Dislocated Elbow May Limit Bills’ CB Gaines Availability/Performance

Photo from orthomen.com.

In light of unexpected retirement of Vontae Davis the reported dislocation of Phillip Gaines elbow that occurred in the Bills’ Sunday’s game against the Los Angeles Chargers is potentially serious, especially given the lack of depth at the cornerback position. Elbow dislocations are potentially serious injuries depending on the structures that are injured when the dislocation occurs.

There are several types of dislocations associated with the elbow.  In small children, pulling on a child’s fully extended arm can result in a condition called “Nursemaid’s Elbow”.  This is actually a proximal dislocation of the radial head.

In teens and young adults, including most athletes, the most common type of dislocation is the posterior dislocation of the ulna.  All dislocations are considered Grade 3 strains and are classified as such because the dislocation occurs because of the complete disruption of at least 1 ligament in the elbow associated with stabilizing the joint.

In addition, the elbow also has many nerves and blood vessels passing thru it. Dislocations are sometimes associated with nerve and or blood flow compromise as a result of the dislocation.  Failing to recognize this immediately, can lead to permanent damage to the nerves and or blood supply which could lead to permanent damage.  It is for this reason that elbow dislocations can lead to lasting damage that can be catastrophic if it is not addressed rapidly.

In addition to ligament, nerve and blood flow issues, dislocations can be associated with fractures including fractures of the radial head (5% – 10%), avulsion fractures of the medial and lateral humeral condyles (12%), and fractures of the coronoid process (10%) are commonly seen in athletes who experience elbow dislocations.

Elbow dislocations typically occur when an athlete falls on a fully extended arm or are struck by another player with significant force on the medial aspect of the elbow which forces the ulna in a medial direction.

Photo from sportsmd.com.

An elbow dislocation is normally diagnosed with an x-ray .  Provided no fracture is identified, a closed reduction under local anesthesia is performed and then the elbow is immobilized with a sling for 1-2 weeks.  The joint is treated with PRICE – Protection, Rest, Icing, Compression, Elevation.

Generally the immobilization is done for 1-2 weeks and the athlete is only allowed to do minimal isometric exercises to keep the muscles active.  If no fracture was identified at the time of diagnosis, the athlete then progresses to gradual strengthening and range of motion to attempt to regain full flexion and extension of the joint.  This sounds simple, however up to 50% of athletes who experience an elbow dislocation report limited range of motion for months or longer after the initial injury.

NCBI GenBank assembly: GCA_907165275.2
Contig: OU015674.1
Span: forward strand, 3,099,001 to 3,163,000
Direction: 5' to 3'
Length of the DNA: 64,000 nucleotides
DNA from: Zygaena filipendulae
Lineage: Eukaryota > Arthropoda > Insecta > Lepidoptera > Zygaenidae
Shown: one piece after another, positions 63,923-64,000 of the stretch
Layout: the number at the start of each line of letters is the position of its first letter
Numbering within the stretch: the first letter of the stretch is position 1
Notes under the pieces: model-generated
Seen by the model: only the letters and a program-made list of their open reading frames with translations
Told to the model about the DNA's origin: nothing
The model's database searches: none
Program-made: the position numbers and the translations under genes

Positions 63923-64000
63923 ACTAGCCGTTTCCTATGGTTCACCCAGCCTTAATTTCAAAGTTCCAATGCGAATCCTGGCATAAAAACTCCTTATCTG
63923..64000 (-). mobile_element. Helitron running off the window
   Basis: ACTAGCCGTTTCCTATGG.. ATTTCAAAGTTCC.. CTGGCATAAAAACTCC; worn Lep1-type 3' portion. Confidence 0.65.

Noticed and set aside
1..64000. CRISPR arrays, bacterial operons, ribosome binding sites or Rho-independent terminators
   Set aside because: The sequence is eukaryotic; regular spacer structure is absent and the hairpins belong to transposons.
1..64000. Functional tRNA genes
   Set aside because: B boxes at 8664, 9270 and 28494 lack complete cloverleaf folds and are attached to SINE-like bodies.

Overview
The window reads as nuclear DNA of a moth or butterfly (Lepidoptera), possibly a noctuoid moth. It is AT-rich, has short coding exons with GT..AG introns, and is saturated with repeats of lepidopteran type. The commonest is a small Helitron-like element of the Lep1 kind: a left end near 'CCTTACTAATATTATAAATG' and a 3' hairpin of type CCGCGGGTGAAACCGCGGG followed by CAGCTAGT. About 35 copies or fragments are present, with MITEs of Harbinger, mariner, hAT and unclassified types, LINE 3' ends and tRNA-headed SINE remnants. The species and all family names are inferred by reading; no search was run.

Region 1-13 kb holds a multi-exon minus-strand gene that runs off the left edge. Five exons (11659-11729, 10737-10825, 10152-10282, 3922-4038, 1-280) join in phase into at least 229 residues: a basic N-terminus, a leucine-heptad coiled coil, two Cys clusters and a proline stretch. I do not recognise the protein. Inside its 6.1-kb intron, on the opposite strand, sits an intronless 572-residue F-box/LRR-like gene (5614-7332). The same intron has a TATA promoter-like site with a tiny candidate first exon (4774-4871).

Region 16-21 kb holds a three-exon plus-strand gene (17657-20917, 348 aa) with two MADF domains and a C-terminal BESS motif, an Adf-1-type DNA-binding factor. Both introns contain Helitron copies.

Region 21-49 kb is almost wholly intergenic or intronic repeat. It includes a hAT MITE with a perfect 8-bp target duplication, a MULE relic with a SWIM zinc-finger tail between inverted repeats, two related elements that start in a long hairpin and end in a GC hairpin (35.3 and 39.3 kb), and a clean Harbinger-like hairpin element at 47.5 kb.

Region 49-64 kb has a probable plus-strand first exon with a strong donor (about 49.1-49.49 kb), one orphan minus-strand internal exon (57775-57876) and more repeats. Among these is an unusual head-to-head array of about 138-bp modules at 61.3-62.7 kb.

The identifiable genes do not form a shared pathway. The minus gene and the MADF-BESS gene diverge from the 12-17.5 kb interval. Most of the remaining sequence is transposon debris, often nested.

In patients who are also diagnosed with a fracture of one or more of the bones of the elbow, surgery may be needed at the time of reduction to stabilize the bone fragments.  This complication greatly increases the time to recover.  Once the swelling and pain has subsided and the athlete is able to fully move the elbow, they can return to the playing field.

In most pro athletes with simple dislocations this occurs in 2-3 weeks.  The major issue for returning to active participation is free movement without pain of the affected joint.  Given the typical 4-6 week minimum for a grade 3 strain , a good estimate for him returning is 3-6 weeks.  His status will bear watching over the next few weeks.

Editor’s babble: As if the Bills needed another loss at the cornerback position, ugh! Thanks to Dr. Beth Sullivan for sharing her expertise and terrific contributions to our blog. You can follow Beth on Twitter @GAPeachPolymer. 

About Beth Sullivan

I am a lifelong Buffalo Bills fan who grew up in Hamburg, NY but now lives outside Athens, GA. I have been married to a Patriots, Red Sox and Packers fan for over 30 years and we are the proud parents of 5 kids and 8 grandkids. I am a board certified osteopathic physician with over 20 years experience. I am also a polymer clay artist and create one of a kind polymer pieces for jewelry, and home decor. You can see some of my recent work on Instagram @georgiapeachpolymer. If you have an idea for a topic you would like to see covered, shoot me a message on Twitter @GAPeachPolymer